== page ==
BTW, the "fiber reinforced" I was talking about (wherever that was) is something that's done for cheap padded watercolor papers so they don't have to be mounted before painting -- there's a layer of fiberglass mesh embedded in the paper to control swell and shrinkage and keep the paper from curling as it dries. When I learned watercolor in high school (in 1977 or 1978), we had to wet the paper and then tape it to a board with water-activated brown paper tape, and let it dry, before we could paint -- which is kind of limiting if you want to do watercolor sketching in the field. The fiberglass reinforced paper doesn't require that.

    I recall hearing about paper in blocks when I was in high school, but haven't ever used it; not sure I've seen it.

    My problem is coming down to this: I'm a photographer. I didn't think I'd need to become a paper expert to be able to make 19th century process prints. And I'm very reluctant to buy a bunch of paper that a) I can't handle before buying, and b) I don't know for certain will work for what I need (lots of papers, seemingly those with buffering or the wrong kind of sizing, develop a brown fog when coated with silver nitrate bearing solutions like salt print or VDB).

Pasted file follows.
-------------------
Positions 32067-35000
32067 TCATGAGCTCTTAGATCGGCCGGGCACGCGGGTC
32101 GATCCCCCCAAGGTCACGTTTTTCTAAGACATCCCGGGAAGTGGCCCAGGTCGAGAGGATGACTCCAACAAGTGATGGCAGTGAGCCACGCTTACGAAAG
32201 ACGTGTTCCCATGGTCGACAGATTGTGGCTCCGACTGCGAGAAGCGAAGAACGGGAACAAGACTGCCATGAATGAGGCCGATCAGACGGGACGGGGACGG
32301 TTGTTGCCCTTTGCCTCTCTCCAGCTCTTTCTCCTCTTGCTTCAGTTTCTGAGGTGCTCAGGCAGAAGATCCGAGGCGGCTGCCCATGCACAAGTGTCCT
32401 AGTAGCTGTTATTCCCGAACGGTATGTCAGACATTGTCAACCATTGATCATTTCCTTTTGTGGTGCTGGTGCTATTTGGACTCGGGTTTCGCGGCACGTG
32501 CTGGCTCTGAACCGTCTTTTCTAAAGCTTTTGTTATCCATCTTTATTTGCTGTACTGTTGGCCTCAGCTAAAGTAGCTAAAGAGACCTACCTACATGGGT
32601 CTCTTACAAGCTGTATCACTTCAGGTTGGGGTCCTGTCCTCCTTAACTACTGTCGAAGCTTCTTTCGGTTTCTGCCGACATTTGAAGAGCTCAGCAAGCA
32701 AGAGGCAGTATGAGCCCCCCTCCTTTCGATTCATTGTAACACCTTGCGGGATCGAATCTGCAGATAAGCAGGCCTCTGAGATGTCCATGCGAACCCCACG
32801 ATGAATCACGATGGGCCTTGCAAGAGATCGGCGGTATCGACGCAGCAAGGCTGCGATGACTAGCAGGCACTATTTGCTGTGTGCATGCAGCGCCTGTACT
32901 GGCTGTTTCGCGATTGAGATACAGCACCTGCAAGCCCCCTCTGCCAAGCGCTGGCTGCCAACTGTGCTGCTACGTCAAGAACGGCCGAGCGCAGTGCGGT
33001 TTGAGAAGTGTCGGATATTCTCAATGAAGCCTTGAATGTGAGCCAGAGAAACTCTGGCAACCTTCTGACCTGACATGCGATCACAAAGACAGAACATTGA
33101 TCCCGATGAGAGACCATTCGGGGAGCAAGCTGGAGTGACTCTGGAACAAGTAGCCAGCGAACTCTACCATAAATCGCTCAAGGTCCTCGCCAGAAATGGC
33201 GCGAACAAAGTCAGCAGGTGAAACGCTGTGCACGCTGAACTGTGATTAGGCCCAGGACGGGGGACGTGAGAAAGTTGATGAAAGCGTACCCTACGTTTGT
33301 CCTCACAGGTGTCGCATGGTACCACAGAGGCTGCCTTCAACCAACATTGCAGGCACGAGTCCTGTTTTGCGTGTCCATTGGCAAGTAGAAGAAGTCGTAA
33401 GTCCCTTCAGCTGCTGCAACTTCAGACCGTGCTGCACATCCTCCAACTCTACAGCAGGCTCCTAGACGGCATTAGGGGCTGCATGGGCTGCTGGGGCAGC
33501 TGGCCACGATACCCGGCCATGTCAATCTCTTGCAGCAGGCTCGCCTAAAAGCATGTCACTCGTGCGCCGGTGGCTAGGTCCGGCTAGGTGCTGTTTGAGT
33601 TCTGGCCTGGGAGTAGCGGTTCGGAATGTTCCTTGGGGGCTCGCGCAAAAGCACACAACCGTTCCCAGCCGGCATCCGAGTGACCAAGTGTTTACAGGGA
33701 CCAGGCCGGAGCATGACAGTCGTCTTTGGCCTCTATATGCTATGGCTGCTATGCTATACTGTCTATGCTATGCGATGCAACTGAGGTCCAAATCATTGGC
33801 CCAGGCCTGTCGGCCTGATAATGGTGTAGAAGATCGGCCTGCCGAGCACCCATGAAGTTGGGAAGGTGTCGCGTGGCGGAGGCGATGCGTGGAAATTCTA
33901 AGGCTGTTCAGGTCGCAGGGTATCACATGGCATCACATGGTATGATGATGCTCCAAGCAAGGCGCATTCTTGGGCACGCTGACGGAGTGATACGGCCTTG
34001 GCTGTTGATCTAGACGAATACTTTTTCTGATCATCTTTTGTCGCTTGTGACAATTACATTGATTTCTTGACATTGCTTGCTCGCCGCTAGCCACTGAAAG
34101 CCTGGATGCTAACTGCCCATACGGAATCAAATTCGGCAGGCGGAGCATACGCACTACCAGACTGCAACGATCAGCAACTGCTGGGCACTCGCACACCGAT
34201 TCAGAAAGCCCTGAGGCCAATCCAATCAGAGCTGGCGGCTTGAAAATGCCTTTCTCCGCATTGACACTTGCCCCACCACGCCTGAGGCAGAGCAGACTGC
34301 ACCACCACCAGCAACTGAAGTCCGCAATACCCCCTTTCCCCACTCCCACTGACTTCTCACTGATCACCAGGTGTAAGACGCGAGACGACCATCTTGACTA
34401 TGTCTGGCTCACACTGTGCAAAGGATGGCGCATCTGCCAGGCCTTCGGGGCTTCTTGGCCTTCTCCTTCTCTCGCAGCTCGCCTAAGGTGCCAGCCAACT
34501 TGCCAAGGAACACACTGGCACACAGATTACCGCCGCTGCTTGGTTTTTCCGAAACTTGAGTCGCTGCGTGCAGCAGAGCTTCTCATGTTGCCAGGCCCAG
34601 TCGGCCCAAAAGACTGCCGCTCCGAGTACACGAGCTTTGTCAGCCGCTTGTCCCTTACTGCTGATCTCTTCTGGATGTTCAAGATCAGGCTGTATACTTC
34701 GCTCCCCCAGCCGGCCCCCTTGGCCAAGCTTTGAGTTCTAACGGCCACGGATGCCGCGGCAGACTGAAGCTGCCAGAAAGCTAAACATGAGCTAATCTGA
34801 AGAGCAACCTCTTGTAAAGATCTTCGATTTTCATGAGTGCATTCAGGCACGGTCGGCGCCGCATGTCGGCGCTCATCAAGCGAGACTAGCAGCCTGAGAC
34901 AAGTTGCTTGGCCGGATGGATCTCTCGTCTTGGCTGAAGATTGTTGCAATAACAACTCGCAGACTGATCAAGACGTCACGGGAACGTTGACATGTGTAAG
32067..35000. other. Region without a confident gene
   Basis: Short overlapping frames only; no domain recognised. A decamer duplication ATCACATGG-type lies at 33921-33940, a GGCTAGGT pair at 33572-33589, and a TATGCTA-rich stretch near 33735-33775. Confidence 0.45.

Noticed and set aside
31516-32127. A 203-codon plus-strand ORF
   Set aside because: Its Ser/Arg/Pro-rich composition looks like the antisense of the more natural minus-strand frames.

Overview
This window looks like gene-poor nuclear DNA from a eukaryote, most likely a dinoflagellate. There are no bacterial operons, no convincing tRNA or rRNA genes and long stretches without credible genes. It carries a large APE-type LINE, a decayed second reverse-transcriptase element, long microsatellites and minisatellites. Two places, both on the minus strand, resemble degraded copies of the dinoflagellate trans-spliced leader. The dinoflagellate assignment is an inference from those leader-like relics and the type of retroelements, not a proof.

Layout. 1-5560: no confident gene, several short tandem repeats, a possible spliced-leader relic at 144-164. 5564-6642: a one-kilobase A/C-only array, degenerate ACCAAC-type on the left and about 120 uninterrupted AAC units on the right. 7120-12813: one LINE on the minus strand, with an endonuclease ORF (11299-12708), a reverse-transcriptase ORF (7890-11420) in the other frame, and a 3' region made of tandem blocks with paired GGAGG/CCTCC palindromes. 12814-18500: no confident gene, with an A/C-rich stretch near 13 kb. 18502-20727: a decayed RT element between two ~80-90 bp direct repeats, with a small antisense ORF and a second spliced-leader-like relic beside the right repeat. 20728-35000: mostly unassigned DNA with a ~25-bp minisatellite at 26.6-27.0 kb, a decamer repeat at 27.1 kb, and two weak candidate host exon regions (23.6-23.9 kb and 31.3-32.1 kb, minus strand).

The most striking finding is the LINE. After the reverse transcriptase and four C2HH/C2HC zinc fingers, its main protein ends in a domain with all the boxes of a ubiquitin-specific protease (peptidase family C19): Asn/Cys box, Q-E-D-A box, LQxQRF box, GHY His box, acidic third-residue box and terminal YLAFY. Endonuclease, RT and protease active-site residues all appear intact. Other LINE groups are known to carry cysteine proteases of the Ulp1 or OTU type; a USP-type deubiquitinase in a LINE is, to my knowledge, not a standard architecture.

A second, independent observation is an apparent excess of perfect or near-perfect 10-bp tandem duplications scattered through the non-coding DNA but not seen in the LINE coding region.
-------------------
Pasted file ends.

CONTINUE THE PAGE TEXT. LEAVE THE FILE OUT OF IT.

Just the Dick Blick home page you linked is depressing -- there are 20+ different kinds of paper on there, and I'm not even sure what kind I want, much less how to tell, over the web, if the paper I select will fog when I try to coat it.

    As for "cold" vs. "hot" press -- I'm just repeating what's on the cover sheet of the pad...
    Photography has always fascinated me -- as a child, simply for the magic of capturing an image onto glossy paper with a little box, but as an adult because of the unique juxtaposition of science and art -- the physics of optics, the mechanics of the camera, the chemistry of film and developer, alongside the art in seeing, composing, exposing, processing and printing.

Page 2 of 3 FirstFirst 123 LastLast


 

APUG PARTNERS EQUALLY FUNDING OUR COMMUNITY:



Contact Us  |  Support Us!  |  Advertise  |  Site Terms  |  Archive  —   Search  |  Mobile Device Access  |  RSS  |  Facebook  |  Linkedin